Plotting Fiction: 3 Tips For Creating Better Plots

Plotting Fiction: 3 Tips For Creating Better Plots

You have a wonderful idea for a novel and you enjoy writing the book. You can’t wait to show it to your writing group and beta readers. Unfortunately, rather than the kudos you expected, you get a lukewarm response. Eventually.

The first big clue that your “wonderful” novel doesn’t hit the mark? It takes forever to get feedback. Finally, you publish. Despite the amazing (expensive) cover, the thousand readers on your mailing list, and the Facebook ads, you make few sales.

What happened?

The one essential for plotting fiction: conflict

According to the reviews, nothing happened. Your reviewers make remarks like:

  • “I kept waiting for something to happen”;
  • “Save your money — I had to force myself to finish it”;
  • “Where’s the excitement? This is a real snooze-fest”.

You wince. Ouch. Your big question is WHY?

Chances are that you forgot the one big essential of fiction — conflict.

From Write A Novel In A Month: 5 Tips To Make It Easy:

Fiction is all conflict, all the time. You need major conflicts, and minor ones too. Never make things easy for your characters.

Recall that you “enjoyed” writing your novel. I love writing, but a big red flashing warning, warning! sign for me is always when I adore my characters, and have a great time with a novel. Yes, you should love writing, but please check that you’re not making things too easy for your characters.

1. Trouble, and more trouble: kick your characters when they’re down (and kick them some more if they show signs of getting up)

I’m a pantser by nature. I hate long outlines. A detailed outline kills my interest in writing a novel stone dead.

That said, I’ve made it my dedicated habit to focus on the conflict in every single scene. No conflict equals NO SCENE.

Here’s how it’s done: make sure that your characters don’t get along. Your novel needs a big conflict, true, but it needs lots of little conflicts as well.

The main characters in your romance start out hating each other, and that hatred doesn’t suddenly switch to insta-love. The sleuth in your mystery novel alienates not only his fellow detectives, but all the suspects too.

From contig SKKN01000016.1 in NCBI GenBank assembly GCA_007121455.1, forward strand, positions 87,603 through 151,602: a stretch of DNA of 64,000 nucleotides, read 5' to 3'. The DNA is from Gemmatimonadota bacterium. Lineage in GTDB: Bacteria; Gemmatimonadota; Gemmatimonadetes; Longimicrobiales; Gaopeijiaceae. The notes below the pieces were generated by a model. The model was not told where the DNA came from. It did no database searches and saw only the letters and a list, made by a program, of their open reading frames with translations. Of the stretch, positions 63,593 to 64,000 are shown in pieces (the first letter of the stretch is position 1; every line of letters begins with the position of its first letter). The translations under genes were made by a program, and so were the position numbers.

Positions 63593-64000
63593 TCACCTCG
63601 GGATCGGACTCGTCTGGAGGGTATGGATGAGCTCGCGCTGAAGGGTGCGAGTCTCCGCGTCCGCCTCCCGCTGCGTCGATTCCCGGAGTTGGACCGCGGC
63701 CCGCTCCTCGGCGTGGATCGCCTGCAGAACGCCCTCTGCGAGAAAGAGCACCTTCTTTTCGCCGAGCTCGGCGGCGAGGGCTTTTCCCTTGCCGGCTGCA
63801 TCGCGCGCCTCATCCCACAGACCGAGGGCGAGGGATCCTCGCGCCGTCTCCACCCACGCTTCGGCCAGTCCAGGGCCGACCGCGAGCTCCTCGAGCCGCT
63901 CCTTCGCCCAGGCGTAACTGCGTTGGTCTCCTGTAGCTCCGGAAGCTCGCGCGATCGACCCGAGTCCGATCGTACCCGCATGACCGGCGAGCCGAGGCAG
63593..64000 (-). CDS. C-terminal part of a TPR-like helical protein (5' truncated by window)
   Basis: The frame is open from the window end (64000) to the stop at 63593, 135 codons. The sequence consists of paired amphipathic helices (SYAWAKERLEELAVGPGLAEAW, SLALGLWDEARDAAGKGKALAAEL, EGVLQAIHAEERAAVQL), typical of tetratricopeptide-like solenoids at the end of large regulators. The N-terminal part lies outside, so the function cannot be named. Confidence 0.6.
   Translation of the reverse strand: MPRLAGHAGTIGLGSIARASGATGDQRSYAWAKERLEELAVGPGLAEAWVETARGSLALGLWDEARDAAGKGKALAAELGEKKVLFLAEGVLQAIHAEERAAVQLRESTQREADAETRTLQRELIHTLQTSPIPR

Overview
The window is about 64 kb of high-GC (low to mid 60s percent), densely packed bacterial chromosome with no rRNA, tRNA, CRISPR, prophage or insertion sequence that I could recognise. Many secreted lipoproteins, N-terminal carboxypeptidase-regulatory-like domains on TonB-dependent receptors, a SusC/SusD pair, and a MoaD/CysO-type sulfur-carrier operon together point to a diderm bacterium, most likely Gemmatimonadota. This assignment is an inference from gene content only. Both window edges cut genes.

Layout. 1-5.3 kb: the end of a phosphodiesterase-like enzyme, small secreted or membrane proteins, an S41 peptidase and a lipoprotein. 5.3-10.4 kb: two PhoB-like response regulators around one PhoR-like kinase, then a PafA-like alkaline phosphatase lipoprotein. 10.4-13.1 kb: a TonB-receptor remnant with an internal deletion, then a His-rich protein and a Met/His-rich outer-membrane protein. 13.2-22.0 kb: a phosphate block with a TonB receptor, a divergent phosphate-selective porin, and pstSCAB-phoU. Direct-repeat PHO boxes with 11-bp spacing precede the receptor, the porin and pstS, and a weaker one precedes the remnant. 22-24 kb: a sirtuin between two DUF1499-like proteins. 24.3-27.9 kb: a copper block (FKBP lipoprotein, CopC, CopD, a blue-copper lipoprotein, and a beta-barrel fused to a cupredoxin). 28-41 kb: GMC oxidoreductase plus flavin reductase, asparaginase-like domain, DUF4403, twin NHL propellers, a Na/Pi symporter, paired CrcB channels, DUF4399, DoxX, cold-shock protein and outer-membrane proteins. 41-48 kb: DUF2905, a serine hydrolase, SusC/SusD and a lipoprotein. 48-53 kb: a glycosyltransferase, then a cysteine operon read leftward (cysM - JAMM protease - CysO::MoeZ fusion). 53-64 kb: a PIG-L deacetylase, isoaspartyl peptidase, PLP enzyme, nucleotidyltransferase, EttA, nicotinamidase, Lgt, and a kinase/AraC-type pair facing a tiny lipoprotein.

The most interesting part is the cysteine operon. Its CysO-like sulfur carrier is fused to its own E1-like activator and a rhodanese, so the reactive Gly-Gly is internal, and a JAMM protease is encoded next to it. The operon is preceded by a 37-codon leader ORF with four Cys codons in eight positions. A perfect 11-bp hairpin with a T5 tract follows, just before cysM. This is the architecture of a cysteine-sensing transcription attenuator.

Think about your own relationships for a moment. How many of them are totally conflict-free? None, right? No matter how much you love your nearest, sometimes they’re not your dearest. Your kids can get on your last nerve. On bad days, you’re convinced that your partner is on a mission to drive you insane.

Write on a sticky note: no one gets along. Paste it on your computer monitor.

2. Establish your one big conflict as the spine of your book, then add little conflicts

Conflict is uncomfortable. You hate cruelty and fights. Most people do, in real life. Not so in entertainment.

Plotting fiction is mainly plotting conflicts. Let’s say you have 40 scenes in your 60,000 word novel. That’s 40 conflict peaks you need to hit. The BIG conflicts are the major turning points of your novel. Read about them in Writing Fiction: Show It, Don’t Blow It.

A scene is a unit of action: something must happen in every scene, and that something is… conflict. Here’s what I suggested to help you to plot your conflict in Writing Fiction In Scenes: The Big Secret:

You estimate that your big scenes will be 2,500 words. That’s 15,000 words out of your novel — say 20,000 words, because chances are your big scenes will run longer.

If you list those scenes as A, B, C, etc across a large sheet of paper or a whiteboard, it’s easy enough to decide what you need in the scenes which lead up to a big scene.

3. Ending a conflict? Start another one before you do

Can’t find a way to add more conflict?

Here’s a simple solution. Create a conflict-laden subplot. The only rule for subplots is that a subplot must be related in some way to the novel’s big plot.

Many authors plot their major conflict scenes and subplots on a spreadsheet so that they can keep track of them. Your spreadsheet will help you to ensure that you always start another conflict before you end a current conflict.

Let’s say you’re writing a scene in which your sleuth has finally found his prime suspect. Slot in a scene before that, in which his boss tells him that he’s fired. Or a scene in which he finds evidence against someone who wasn’t a suspect, but is now…

Always, always, start a new conflict before you end an on-going one.

Your ONLY goal when you write fiction is to keep readers reading. When you have lots of conflicts, they’ll keep reading. As a bonus, even if you dislike plotting fiction, you’ll find it easy to create lots of conflicts. Look on it as a way of sneaking up on plotting. 🙂

Heart To Heart: Romance Writing For Beginners

Heart To Heart: Romance Writing For Beginners

eBook: $5.99
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Series: Romance Writing, Book 1
Genre: Writing
Tag: writing fiction
Love makes the world go round, and of all the genres in fiction, romance, with its many sub-genres, is the most popular. More info →
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Angela Booth is a top copywriter, multi-published author, and writing teacher. She offers many guides, courses and classes to help writers to enhance their skills on her websites. She also provides inspiration and motivation for writers on her writing blogs. Angela has been writing successfully since the late 1970s, and was online in the 1980s, long before the birth of the Web. Her business books have been widely published.